Bedding!J.R.R. Tolkien -- in The Lord of the Rings: The Fellowship of the Ring, Book 1, Chapter XI: A Knife in the Dark -- wrote:The cold increased as darkness came on. [...] The sky above had cleared again and was slowly filled with twinkling stars. Frodo and his companions huddled round the fire, wrapped in every garment and blanket they possessed; but Strider was content with a single cloak, and sat a little apart, drawing thoughtfully at his pipe.
Natural? Blanketing? Tarp cloth? Ground cloth? Tumpline, horseshoe roll, or backpack?
Ah, the bedroll! Yes, this has caused us much lively and stimulating discussion for the past decade or so that the forum has existed. Everyone's approached it differently, and most have tried a few options. My own tries at the topic are sure to have killed the horse and beaten it soundly, pardon the expression...yet here we are again!
No, this is not another "Y'all oughta give this'un a try" thread. Instead, this is a look at my present research and musings which I'm developing into a useable method for trekking entirely [without a bedroll.
As seen above, pre-Rivendell Aragorn, as we all know, contents himself with his cloak alone for warmth at night in early October. This is mid-fall, and thus likely to provide cold evenings to free folk who are not yet acclimated to colder weather such as the Hobbits, who as a rule are used to sleeping indoors. Strider, of course, we can expect to have begun acclimating to the seasonal changes weeks ago purely by existing outside. I try to do this myself every fall...I go without long sleeves and thermals or jackets for as long as I can, being a little uncomfortable early on to aid my acclimation to winter weather since I have to work outside in it year 'round.
Now, Post-Rivendell Aragorn is supplied with true cold-weather gear--as are the rest of the Company--by Elrond...but it's WINTER now!
I expect Aragorn would, of course, take advantage of the presence of these warm articles, particularly since much of the weight is carried by a Pony (ie. blankets) that otherwise would weigh heavily on one's back. So why didn't he have one with him between Bree and Rivendell? There was, after all, a pack Pony, and only five people (four of them quite small!) to provision for, rather than nine!J.R.R. Tolkien -- in The Lord of the Rings: The Fellowship of the Ring, Book 2, Chapter III: The Ring Goes South -- wrote:All were furnished by Elrond with thick warm clothes, and they had jackets and cloaks lined with fur. Spare food and clothes and blankets and other needs were laden on a pony, none other than the poor beast that they had brought from Bree.
Let's look back again at pre-Rivendell Aragorn. There are a few key differences between him and us that we have to take into account:
1) He ages slower than we do, and likely is made of sterner stuff.
2) He has spent more time wandering and sleeping in the wilds than any of us have been alive.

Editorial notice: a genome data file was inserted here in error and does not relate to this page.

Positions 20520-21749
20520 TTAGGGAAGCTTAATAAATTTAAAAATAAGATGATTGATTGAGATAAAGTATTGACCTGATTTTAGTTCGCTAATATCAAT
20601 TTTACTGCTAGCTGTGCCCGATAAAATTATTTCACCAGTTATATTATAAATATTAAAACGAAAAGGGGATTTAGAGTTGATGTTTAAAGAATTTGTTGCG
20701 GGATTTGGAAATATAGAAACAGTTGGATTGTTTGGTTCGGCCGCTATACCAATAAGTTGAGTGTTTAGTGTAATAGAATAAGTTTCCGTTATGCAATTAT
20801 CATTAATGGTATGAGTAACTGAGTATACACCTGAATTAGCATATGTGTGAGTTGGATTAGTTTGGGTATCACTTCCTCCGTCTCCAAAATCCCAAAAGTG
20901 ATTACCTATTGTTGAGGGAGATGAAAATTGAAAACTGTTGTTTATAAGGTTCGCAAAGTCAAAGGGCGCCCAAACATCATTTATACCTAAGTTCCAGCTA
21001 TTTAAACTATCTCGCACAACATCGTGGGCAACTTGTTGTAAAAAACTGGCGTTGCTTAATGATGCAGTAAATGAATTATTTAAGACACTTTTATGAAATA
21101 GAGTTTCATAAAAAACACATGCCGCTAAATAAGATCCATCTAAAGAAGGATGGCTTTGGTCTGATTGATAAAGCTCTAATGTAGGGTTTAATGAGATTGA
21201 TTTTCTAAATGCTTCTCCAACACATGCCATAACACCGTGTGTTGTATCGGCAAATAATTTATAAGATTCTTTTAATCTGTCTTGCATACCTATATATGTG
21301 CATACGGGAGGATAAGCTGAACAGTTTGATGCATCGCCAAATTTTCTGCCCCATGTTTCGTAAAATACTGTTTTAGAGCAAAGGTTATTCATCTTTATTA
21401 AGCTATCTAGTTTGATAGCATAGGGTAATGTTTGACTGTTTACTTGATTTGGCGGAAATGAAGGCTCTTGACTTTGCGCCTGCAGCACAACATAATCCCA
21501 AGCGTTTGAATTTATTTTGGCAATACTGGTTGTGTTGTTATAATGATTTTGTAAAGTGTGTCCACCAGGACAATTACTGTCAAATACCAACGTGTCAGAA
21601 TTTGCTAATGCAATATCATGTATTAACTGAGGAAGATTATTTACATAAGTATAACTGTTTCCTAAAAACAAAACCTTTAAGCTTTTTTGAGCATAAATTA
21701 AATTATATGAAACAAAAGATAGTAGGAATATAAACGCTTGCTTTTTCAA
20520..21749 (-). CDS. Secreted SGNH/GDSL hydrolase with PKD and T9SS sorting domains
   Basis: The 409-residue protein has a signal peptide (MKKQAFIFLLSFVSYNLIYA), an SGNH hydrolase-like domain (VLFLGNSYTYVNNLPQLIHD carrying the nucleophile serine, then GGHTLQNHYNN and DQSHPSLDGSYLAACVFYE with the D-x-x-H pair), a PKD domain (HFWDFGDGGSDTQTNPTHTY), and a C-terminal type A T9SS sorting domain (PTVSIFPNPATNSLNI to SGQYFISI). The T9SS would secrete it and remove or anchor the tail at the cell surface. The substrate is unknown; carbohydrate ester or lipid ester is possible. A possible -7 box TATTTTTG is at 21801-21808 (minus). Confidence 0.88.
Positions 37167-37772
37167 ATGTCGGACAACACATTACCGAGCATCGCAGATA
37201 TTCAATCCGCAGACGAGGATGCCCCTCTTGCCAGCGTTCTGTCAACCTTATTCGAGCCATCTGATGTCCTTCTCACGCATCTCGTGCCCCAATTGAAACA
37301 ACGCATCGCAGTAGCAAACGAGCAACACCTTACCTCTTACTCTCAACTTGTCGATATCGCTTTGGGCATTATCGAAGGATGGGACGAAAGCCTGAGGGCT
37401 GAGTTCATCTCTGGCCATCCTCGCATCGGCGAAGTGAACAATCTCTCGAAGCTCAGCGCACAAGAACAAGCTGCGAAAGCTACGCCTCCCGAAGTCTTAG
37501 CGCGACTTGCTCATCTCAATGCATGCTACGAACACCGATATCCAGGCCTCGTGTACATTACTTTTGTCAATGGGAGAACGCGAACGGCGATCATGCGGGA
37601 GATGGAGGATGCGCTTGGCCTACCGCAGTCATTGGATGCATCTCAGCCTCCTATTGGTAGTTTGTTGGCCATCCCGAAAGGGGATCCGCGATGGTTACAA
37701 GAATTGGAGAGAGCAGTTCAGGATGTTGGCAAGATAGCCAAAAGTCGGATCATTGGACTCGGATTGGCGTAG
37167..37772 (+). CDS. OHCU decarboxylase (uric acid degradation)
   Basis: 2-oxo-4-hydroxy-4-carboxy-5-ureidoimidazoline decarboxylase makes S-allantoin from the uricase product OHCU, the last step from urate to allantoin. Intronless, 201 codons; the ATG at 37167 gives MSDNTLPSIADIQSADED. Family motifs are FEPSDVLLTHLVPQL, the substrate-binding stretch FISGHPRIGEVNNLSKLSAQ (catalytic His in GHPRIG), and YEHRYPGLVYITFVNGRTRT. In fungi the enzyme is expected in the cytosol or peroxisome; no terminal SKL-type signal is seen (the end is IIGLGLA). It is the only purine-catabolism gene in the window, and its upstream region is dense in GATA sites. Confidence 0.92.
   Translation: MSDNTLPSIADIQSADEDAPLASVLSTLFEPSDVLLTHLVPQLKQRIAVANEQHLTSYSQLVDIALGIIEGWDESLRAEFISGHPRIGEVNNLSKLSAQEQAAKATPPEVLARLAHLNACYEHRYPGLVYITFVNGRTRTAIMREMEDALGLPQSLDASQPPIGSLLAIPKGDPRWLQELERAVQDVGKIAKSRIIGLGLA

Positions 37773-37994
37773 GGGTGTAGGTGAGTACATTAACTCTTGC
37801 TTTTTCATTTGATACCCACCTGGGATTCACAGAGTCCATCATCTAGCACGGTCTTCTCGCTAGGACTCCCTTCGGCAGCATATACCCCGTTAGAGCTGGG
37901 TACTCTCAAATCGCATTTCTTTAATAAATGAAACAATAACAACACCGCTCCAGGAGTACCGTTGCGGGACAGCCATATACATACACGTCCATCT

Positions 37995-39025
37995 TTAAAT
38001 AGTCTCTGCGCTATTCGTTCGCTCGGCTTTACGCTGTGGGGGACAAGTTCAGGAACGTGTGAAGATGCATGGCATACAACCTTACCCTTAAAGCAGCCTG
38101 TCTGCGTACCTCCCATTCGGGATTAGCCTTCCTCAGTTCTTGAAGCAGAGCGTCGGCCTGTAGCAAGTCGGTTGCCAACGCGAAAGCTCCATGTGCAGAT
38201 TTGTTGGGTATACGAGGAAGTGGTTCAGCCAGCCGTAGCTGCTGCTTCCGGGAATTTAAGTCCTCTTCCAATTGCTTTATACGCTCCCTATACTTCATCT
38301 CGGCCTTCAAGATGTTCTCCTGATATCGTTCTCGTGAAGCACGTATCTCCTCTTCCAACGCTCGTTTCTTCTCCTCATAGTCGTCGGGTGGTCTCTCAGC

3) He was on an errand of significant urgency at the time.
1) Sure he does. Sure he is. I didn't say it would be easy!
2) Can't catch up with that, but we can certainly gain experience of our own re: sleeping on the ground in fewer years.
3) We will never be as pressed as he was ever in a trekking context...so why bother?
I think, given the nature of the way that Aragorn and the Hobbits leave Bree, pony and all, that Aragorn would have taken a blanket if he felt he needed it. I also think that, given how powerful a tool I know acclimation to be, it doesn't take 87 years to become capable of different levels of comfort. However, I think it rather stupid to go into a Winter scenario willfully without some serious bedding, because you just never know.
All that said, here's what I'm after: I'm transitioning my "day trek/routine patrol" kit into my overnight kit, for three out of the four seasons of the year. I'm choosing to leave at home my big wool blanket and my shelter tarp in favor of personal planning, careful site selection, and camp preparation. I've spent enough time doing this to have a good mental checklist going in my head when I start setting up camp, and I want to start really putting it into practice. Looking at the text, it's clear that it makes perfect sense for a Ranger--professional traveller and huntsman that they would be--to pull out all the stops in the winter with a full-size blanket and an oilcloth shelter tarp and/or groundcloth. Snow and moisture in low temperatures are nothing to be messed with. But there rest of the year, I'm thinking that a cloak that works hard for me, being really intentional about rotating clothing at nighttime (particularly socks and other damp articles), and being thorough in campsite preparation, fire location, and shelter construction should make having a significantly lighter load completely doable. If I'm going to have to lug all this metal in opposition of Orcs that (thankfully) don't come 'round these parts much, and if I want to be trekking in a kit that really is as book-accurate as possible, I think that there's nothing left to do but to hit the trail without my bedroll.
More to come as I work out a few kinks in clothing carriage. Discussion welcome!